Parenting: Not for the Faint of Heart! 1
PART I: STRAIGHT THINKING
1. Is It Magic? 7
2. Stop Behavior and Start Behavior 13
3. The Little Adult Assumption 17
4. The Two Biggest Discipline Mistakes 21
PART II: CONTROLLING OBNOXIOUS BEHAVIOR
5. Counting Obnoxious Behavior 29
6. Twenty Questions 45
7. What to Do in Public 63
8. Variations: Sibling Rivalry, Tantrums
and Pouting 71
9. The Kickoff Conversation 73
PART III: NO CHILD WILL THANK YOU
10. The Six Kinds of Testing
and Manipulation 87
11. Counting in Action 91
12. More Serious Offenses 101
PART IV: ENCOURAGING GOOD BEHAVIOR
13. 7 Start Behavior Tactics 113
14. Up and Out in the Morning 133
15. Cleaning Rooms, Picking Up
and Chores 147
16. Mealtimes 155
17. Homework and Practicing 167
18. Bedtime and Nighttime Waking 172
19. The Family Meeting 189
20. When Do You Talk? 192
PART V: STRENGTHENING YOUR RELATIONSHIP
21. Your Child's Self-Esteem 197
22. Overparenting 205
23. Affection and Praise 209
24. Real Magic: One-on-One Fun 215
25. Active Listening 219
26. Your New Life 223
1-2-3 Magic for Christian Parents
You want your children to learn to think and take responsibility for their own behavior. The Bible calls this self-control. Nagging, complaining, and getting angry usually do not motivate children to greater self-control. Change and growth occur when someone faces consequences. Consider God’s view: “A man reaps what he sows. The one who sows to please his sinful nature, from that nature will reap destruction; the one who sows to please the Spirit, from the Spirit will reap eternal life” (Galatians 6:7-8). Children need to experience consequences from their actions in order to change. The challenge for parents is this: Just how do you implement the consequences children need to help them gain self-control?
One of the first giant parenting steps involves controlling obnoxious behavior. Let’s face it; children can be obnoxious. The writer of Proverbs understood this when he wrote, “Foolishness is bound up in the heart of a child...” (Proverbs 22:15a NKJV)). We’ll describe the 1-2-3 or counting method to help parents deal with this foolishness and help their children gain self-control. Counting is surprisingly powerful and deceptively simple, but you have to know what you’re doing.
First, remember that you will use the 1-2-3, or counting method, to deal with Stop (obnoxious or difficult) behavior.You will be counting things like arguing, fighting, whining, yelling and tantrums. You will not use the 1-2-3 to get the child up in the morning, to get her to do her homework or to motivate her to practice the piano.
Second, if you are new to 1-2-3 Magic, you will be skeptical. The procedure will seem too easy or perhaps not tough enough. Some of you will think, “Hey, you don’t know my kid. This kid is a wild man!”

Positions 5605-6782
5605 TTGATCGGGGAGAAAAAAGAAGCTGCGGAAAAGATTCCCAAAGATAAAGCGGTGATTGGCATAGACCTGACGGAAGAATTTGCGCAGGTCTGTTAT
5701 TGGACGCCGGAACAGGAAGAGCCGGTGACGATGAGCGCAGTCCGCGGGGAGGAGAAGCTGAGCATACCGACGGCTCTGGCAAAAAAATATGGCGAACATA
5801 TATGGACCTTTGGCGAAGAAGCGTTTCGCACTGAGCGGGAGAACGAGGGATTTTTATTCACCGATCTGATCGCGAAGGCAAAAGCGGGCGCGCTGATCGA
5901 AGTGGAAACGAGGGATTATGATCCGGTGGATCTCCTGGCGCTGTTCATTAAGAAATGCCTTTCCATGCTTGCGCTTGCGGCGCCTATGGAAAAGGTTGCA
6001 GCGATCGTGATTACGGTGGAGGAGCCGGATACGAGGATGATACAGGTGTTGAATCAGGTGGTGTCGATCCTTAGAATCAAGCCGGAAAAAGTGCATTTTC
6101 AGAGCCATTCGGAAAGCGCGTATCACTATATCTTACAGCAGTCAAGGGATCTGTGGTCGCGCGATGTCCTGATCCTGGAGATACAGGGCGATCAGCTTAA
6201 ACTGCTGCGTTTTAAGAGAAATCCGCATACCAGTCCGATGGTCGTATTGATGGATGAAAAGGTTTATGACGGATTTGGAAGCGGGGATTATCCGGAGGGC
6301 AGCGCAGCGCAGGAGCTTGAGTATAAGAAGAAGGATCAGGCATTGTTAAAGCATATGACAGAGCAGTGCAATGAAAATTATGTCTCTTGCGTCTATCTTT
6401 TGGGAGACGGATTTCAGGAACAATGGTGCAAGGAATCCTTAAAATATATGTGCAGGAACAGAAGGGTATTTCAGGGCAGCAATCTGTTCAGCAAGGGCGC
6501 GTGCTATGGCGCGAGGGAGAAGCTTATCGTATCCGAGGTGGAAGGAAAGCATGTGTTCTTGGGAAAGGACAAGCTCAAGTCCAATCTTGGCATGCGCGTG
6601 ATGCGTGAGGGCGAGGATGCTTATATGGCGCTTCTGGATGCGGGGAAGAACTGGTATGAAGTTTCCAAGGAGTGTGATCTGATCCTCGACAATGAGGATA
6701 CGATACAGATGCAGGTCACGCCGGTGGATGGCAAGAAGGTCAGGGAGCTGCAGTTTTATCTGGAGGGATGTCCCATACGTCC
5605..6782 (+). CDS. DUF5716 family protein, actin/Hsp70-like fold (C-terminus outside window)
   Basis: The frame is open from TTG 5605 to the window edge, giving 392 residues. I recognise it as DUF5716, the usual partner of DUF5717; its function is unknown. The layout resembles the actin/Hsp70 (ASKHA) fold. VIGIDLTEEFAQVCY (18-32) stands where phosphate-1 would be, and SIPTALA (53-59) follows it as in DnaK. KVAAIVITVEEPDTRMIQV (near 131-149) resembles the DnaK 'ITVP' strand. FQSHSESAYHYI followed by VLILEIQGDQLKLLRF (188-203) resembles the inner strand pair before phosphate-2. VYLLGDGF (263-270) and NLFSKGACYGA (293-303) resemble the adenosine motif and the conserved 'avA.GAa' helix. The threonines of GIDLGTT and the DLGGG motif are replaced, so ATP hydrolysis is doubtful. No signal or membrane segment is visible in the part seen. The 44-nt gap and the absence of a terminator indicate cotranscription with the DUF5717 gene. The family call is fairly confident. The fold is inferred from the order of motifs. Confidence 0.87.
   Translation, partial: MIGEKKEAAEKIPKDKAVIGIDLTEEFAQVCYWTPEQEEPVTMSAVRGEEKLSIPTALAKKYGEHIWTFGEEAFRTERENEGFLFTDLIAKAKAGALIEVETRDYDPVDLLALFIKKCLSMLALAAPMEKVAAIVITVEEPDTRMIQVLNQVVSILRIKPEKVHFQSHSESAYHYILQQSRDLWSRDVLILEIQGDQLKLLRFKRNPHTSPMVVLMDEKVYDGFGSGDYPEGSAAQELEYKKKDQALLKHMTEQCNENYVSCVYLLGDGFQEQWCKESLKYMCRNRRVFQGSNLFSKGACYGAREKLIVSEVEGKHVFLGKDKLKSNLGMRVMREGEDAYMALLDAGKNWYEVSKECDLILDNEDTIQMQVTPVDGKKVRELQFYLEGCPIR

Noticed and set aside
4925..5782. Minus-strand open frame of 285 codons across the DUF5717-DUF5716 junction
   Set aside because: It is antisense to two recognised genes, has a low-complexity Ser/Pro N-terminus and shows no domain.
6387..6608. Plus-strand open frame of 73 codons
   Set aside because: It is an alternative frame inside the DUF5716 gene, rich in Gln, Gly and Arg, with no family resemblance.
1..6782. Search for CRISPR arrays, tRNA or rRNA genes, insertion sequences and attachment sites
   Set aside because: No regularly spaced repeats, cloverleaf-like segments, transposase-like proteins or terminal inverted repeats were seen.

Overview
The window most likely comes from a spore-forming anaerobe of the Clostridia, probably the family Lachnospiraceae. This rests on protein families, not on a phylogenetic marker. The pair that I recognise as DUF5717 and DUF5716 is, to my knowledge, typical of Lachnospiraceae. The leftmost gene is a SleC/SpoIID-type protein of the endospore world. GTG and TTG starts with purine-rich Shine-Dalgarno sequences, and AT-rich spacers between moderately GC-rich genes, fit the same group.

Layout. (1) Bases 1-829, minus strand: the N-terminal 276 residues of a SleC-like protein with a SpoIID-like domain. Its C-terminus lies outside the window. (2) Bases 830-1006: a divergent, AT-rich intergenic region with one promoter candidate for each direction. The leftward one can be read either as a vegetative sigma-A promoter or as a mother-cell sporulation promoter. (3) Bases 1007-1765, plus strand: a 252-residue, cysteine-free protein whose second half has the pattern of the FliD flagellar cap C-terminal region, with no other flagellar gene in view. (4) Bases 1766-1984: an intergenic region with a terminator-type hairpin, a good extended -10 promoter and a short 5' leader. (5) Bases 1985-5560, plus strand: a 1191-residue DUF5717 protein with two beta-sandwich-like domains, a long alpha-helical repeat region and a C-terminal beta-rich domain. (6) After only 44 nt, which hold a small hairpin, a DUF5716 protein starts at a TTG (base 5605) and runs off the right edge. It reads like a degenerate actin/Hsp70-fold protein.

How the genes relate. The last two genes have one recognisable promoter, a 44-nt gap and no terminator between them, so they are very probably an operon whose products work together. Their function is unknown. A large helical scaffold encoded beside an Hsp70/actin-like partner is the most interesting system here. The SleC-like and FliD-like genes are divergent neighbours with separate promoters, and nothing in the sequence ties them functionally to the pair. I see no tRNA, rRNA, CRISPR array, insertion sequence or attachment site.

Don’t worry about feeling skeptical. The 1-2-3 is deceptively simple, but it is not always easy. The “magic” is not in the counting. Anyone can count. The magic—or what may seem like magic—is in the No-Talking and No-Emotion rules, which make children think and take responsibility for their own behavior.
Of course, there really is no magic in 1-2-3 Magic for Christian Parents. It just seems that way. The program is a way of implementing certain biblical principles and it is also backed up by behaviorial research. Soon—when conflicts with kids arise—you will feel like a new person: consistent, decisive and calm.
Undoubtedly, after our initial explanation, you will have questions. We will attempt to answer all of your questions in the next chapter. After that, and after you have read through the information in chapters 6-10, you can begin counting.
Counting Difficult Behavior
How does the 1-2-3 work? Imagine you have a four-year-old child (some of you don’t have to imagine!). This child is having a major temper tantrum on the kitchen floor at 6 p.m. because you—in your hardness of heart—would not give him a small bag of potato chips right before dinner. Your son is banging his head on the floor, kicking your new kitchen cabinets, and screaming bloody murder. You are sure the neighbors can hear the noise all the way down the block, and you’re at a loss for what to do.
Your pediatrician told you to ignore your son’s tantrums, but you don’t think you can stand it. Your mother told you to put a cold washcloth on the kid’s face, but you think her advice is strange. And your husband told you to spank the...